In 1973 Schumacher, despite his impeccable credentials as an Establishment economist, launched his devastating critique of establishment economics. He attacked the worship, shared by governments in West and East for a hundred years, of economic growth and efficiency as the highest good, regardless of all costs to the welfare of people and our planet. The worship of “economism” that is destroying the identity of nations and the environment of the Earth alike, responsible for woes from global warming to mass immigration. Economism Schumacher saw as “standing the truth on its head by considering goods as more important than people and consumption as more important than creative activity”.
Inspired by earlier Distributist ideas, Schumacher advocated, and provided economically-literate, practical guidelines for a workable alternative. The decentralisation and devolution of economic, and indeed political, activity to small human-scale communities, rooted in the land and preserving their local identities.
He favoured the use of sustainable “Intermediate Technology” rather than the vast polluting machinery of global greed, pointing out that the current system uses technology to produce as much output per unit of labour input as possible. Thereby making many workers redundant and entire industries dependent on equipment so expensive that only the global corporate giants can afford to use it. He felt, as we do, that technology should be aimed at enabling the self-employed, small businesses and producer co-operatives to dominate production.
Central to Schumacher’s thought was the concept of “decentralization”, of what he called “smallness within bigness”. He felt that for a large organisation to work it must behave like a related group of small, human scale organisations.
This is the foundation of the BNP’s concept not only of economics but of our nation and its society and democracy. It should be built from the bottom up, based on families in local communities, joined into local, regional and component British peoples’ communities of communities with as much power as possible devolved as far down as possible.
Schumacher’s vision of established communities living in harmony with the land in a society that puts the good of the community before the greed of the individual, inspires our own vision. It’s a vision of the New Britain we invite you to help us build together."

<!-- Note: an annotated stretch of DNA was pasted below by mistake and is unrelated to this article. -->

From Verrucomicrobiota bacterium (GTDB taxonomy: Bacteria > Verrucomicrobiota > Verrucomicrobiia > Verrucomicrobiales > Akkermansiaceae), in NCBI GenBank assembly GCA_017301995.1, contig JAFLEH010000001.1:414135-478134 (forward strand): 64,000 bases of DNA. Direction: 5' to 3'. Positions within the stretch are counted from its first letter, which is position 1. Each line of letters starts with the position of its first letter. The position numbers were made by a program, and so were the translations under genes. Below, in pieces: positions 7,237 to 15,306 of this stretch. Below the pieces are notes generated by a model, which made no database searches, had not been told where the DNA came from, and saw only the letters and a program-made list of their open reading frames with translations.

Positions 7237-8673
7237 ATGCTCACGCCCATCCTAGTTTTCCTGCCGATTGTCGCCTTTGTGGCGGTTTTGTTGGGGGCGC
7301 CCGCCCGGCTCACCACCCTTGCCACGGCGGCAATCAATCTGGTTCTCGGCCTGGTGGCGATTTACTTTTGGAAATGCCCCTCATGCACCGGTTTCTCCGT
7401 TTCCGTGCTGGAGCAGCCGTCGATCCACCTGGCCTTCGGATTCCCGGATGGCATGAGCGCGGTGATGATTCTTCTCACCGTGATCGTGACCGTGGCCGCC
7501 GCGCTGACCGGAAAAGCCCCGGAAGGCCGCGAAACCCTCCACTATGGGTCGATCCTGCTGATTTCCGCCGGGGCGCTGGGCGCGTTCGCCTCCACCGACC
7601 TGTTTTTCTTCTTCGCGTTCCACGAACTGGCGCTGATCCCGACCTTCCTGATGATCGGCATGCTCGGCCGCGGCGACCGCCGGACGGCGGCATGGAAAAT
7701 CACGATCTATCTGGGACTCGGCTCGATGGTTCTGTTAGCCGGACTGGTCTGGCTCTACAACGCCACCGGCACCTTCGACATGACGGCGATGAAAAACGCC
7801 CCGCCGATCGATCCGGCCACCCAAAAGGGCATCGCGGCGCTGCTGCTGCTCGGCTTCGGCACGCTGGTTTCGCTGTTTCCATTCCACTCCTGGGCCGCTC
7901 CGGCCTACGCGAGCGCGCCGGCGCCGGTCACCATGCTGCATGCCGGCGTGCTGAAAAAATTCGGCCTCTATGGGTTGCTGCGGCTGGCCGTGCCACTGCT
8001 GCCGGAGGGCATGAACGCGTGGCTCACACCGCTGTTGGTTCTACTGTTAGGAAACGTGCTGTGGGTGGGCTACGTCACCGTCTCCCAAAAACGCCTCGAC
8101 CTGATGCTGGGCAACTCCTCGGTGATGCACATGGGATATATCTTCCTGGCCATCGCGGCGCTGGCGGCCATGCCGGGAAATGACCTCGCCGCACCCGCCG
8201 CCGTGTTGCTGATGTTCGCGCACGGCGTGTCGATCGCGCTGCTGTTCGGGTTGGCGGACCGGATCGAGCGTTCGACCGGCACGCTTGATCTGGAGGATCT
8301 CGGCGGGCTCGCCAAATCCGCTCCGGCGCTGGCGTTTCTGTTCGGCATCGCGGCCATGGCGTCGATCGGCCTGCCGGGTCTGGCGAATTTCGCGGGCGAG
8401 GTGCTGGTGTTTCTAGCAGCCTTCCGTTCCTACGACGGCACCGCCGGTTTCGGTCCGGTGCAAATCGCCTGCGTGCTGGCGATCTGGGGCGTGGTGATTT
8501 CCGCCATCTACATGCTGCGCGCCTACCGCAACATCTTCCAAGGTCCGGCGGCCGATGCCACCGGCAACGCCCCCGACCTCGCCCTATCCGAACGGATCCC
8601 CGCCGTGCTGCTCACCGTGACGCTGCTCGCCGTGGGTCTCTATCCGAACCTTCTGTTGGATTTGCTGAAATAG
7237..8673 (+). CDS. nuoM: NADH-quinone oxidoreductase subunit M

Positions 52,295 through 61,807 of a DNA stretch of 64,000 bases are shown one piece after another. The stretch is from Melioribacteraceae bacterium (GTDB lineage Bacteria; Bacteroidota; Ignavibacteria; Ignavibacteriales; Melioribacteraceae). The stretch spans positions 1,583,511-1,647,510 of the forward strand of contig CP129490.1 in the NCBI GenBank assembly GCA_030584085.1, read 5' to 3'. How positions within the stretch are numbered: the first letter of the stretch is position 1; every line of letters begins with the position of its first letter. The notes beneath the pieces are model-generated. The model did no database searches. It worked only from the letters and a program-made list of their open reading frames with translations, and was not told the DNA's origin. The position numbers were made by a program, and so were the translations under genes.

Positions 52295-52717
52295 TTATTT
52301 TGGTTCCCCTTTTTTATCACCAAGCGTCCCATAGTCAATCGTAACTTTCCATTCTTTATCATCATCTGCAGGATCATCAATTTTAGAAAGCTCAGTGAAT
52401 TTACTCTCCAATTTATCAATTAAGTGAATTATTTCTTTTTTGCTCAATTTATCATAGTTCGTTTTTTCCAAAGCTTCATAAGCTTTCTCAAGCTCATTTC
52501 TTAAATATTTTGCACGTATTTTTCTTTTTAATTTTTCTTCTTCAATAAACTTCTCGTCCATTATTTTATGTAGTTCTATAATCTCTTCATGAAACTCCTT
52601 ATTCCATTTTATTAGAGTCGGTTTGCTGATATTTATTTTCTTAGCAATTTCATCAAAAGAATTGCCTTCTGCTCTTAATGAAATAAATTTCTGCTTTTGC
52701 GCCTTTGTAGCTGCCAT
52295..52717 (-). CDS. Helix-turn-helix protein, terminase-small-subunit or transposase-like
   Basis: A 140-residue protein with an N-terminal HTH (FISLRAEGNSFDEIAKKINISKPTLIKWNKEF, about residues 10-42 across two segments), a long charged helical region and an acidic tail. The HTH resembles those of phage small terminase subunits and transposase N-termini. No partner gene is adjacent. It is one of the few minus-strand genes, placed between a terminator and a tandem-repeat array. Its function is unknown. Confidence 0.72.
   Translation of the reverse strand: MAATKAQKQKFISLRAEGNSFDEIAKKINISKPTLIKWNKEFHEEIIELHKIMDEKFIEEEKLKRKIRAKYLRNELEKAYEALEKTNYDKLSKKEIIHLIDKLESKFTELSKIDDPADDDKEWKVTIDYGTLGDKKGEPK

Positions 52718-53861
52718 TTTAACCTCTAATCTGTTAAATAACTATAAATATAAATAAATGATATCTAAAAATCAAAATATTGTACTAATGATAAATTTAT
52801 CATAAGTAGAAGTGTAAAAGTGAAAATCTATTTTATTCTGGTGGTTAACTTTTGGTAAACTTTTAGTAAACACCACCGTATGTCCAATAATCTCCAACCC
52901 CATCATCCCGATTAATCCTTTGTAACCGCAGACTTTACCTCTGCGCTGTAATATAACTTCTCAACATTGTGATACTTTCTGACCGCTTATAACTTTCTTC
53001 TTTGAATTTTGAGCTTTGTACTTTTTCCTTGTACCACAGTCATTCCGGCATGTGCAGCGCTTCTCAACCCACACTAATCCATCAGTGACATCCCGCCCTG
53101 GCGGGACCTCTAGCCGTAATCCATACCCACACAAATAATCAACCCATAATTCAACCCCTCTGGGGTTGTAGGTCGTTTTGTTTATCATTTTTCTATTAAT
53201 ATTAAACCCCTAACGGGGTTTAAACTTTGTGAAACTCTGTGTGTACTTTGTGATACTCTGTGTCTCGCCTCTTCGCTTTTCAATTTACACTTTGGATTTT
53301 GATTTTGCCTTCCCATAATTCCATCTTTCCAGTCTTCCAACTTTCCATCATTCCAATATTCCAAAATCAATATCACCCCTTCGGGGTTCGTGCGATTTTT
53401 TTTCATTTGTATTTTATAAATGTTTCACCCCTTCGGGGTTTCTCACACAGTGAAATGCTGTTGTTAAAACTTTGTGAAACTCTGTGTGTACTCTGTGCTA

Friday, 4 January 2008

The Quiet Revolution moves to Welwyn and Hatfield

WITH 2008 just three days old the British National Party’s Quiet Revolution in local council elections was carrying on from where it left off last year.
In the two final council elections of 2007, BNP candidates polled over 20% in Essex and Leicestershire. Last night the BNP’s Quiet Revolution moved to Welwyn and Hatfield where British National Party candidate Mark Fuller polled 16.2% of the vote and pushed the Labour candidate into fourth place.

The full result was:
Welwyn Hatfield DC
Welham Green Ward
Thursday 3rd January 2008
Doug Berry (Con) 539
John Elvey (Lib-Dems) 484
Mark Fuller (BNP) 214
Bridie Croft (Lab) 88
British National Party Percentage 16.2%

Last time the ward was fought the Conservatives won with 707 votes from Labour with 198 and the Lib-Dems with 156.

It was the first time the British National Party had fought any wards in the district and the result was a brilliant debut in local politics. Welham Green is a small rural and town ward with a majority middle class population and hasn’t experienced the tensions caused by heavy immigration that Hatfield itself has experienced over the past two years.
The turnout was an incredible 46.6%, almost unbelievable considering the time of year and shocking weather forecasts. The increase was no doubt due to the Lib-Dem surge and 214 voters getting their first ever chance to vote for a local BNP candidate.

Well done to Mark Fuller and his team.